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State of Affairs, Coronavirus Relief for Undocumented Immigrants, Weekend Preview: Self Help




SACRAMENTO, CALIFORNIA - MARCH 13: California Gov. Gavin Newsom speaks during a news conference at the California State Capitol on March 13, 2019 in Sacramento, California. Newsom announced today a moratorium on California's death penalty. California has 737 people on death row, the largest death row population in the United States.  (Photo by Justin Sullivan/Getty Images)
SACRAMENTO, CALIFORNIA - MARCH 13: California Gov. Gavin Newsom speaks during a news conference at the California State Capitol on March 13, 2019 in Sacramento, California. Newsom announced today a moratorium on California's death penalty. California has 737 people on death row, the largest death row population in the United States. (Photo by Justin Sullivan/Getty Images)
Justin Sullivan/Getty Images

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State of Affairs 

As COVID-19 spending, creeps into the billions here, lawmakers are calling for more oversight. Meanwhile, Governor Newsom extends a financial lifeline to the states undocumented workers and you’d better believe that’s been controversial. We delve into these stories and more.

Guests:

Coronavirus Homeless Update

Efforts are being made to house homeless in LA County during this pandemic ...and keep them, and the rest of community, safe. But with 45,000 people on the streets, its not moving fast enough.

Guest:

Coronavirus Relief for Undocumented Immigrants

Undocumented immigrants will not receive stimulus checks from the federal government, but California will provide them with cash payments of up to 1000 dollars per household. The money will come from a $125 coronavirus disaster relief fund. It's part of a public and private partnership expected to benefit about 150,000 undocumented Californians, who don't qualify for unemployment insurance. Yazmin Franco is a DACA recipient living in Southern California. She is able to receive some federal assistance because she is part of the Deferred Action for Childhood Arrival program, but her family isn't eligible. So she told us she was relieved to hear about the Governor's latest plan.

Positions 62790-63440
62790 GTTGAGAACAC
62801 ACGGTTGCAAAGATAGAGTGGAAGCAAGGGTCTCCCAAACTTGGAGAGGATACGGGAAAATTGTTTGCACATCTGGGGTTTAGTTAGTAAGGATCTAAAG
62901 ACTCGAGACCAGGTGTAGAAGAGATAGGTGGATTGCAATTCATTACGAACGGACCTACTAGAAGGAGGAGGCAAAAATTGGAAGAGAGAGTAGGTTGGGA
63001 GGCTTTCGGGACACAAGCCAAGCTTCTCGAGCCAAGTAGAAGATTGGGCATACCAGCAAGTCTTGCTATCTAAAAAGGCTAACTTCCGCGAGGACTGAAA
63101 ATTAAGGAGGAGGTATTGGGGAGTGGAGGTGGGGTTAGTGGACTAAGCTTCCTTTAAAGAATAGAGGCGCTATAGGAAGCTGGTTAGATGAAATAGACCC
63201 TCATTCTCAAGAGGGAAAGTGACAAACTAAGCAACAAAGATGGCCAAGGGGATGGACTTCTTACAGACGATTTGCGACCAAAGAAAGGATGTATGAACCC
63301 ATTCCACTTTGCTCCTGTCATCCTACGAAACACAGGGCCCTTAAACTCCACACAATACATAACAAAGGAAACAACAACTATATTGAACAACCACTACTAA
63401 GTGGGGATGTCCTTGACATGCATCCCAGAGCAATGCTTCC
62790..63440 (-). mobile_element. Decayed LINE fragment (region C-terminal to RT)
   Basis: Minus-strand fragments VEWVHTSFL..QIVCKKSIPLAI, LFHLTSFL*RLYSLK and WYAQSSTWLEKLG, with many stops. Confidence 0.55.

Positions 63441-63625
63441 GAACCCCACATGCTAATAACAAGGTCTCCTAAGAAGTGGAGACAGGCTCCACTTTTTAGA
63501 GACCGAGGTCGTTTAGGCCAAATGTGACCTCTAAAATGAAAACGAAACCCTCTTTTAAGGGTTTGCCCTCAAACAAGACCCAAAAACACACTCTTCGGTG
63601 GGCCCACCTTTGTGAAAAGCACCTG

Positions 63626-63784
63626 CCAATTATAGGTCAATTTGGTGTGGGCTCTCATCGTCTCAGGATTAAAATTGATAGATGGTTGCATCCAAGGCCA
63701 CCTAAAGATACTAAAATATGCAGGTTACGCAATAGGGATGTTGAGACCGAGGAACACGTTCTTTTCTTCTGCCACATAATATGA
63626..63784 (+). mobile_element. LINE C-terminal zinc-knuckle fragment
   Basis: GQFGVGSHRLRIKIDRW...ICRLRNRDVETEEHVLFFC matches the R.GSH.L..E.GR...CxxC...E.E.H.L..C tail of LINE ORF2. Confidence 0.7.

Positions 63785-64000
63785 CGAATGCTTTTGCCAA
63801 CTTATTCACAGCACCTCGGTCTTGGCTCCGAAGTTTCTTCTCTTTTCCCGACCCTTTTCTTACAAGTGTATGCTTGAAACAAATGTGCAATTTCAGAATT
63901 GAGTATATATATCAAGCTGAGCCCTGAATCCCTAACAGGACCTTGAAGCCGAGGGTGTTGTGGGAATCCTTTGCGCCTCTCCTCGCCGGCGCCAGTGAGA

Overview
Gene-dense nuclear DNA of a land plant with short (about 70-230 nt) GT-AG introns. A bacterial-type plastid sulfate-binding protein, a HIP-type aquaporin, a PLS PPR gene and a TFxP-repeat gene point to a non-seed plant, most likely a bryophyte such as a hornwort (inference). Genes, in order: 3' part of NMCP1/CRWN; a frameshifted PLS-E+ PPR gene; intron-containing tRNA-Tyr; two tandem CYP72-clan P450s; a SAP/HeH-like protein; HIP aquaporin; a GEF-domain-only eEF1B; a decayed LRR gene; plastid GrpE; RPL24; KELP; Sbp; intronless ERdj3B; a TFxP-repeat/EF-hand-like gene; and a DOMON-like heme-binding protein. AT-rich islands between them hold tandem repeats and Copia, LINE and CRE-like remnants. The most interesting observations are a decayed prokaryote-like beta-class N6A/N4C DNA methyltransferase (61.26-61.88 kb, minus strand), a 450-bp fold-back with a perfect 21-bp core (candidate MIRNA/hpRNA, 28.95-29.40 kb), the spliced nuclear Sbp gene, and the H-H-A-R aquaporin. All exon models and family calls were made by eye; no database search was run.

Guest:

To learn more about Yazmin's story, click here to read her column on CalMatters. 

Burbank Leader

A couple of days ago we were talking about how despite stories about the coronavirus pandemic being written, broadcast and consumed round the clock, the news business is in tough financial shape. Papers, radio and television stations all over the US are laying off and furloughing employees because advertising revenue is drying up due to the pandemic.While larger national news outlets may have the ability to survive, one of the big concerns was how smaller, local ones would be affected. And yesterday evening, the news came down that LA Times' parent company, California Times, was shutting down three award-winning community papers. More than a dozen staff members of the Burbank Leader, Glendale News-Press and La Canada Valley Sun have been laid off with severance. The last editions of the Burbank Leader and Glendale News Press will be tomorrow, while La Canada Valley Sun's final  issue is Thursday, April 23rd.

Coronavirus Personal Finance 

The pandemic has forced many businesses to shutter, and many people struggling to figure out where their next paycheck is coming from. We bring you some advice on where to find help, and how to save for the next disaster.

Guest:

Coronavirus Victory Gardens 

Looking for a way to take your mind off the news this weekend? Well, our next guest has a suggestion: start a garden. Jeanette Marantos writes for the Saturday Garden Section in the L.A. Times. She told us about an American tradition called the victory garden, which dates back to WWI.

Guest:

Weekend Preview: Self Help

How about spending this weekend inside by trying to better yourself? KPCC's Leo Duran talks with Jolenta Greenberg and Kristen Meinzer, co-authors of the new book, "How to be Fine," for advice on the best self-help books to read and live out.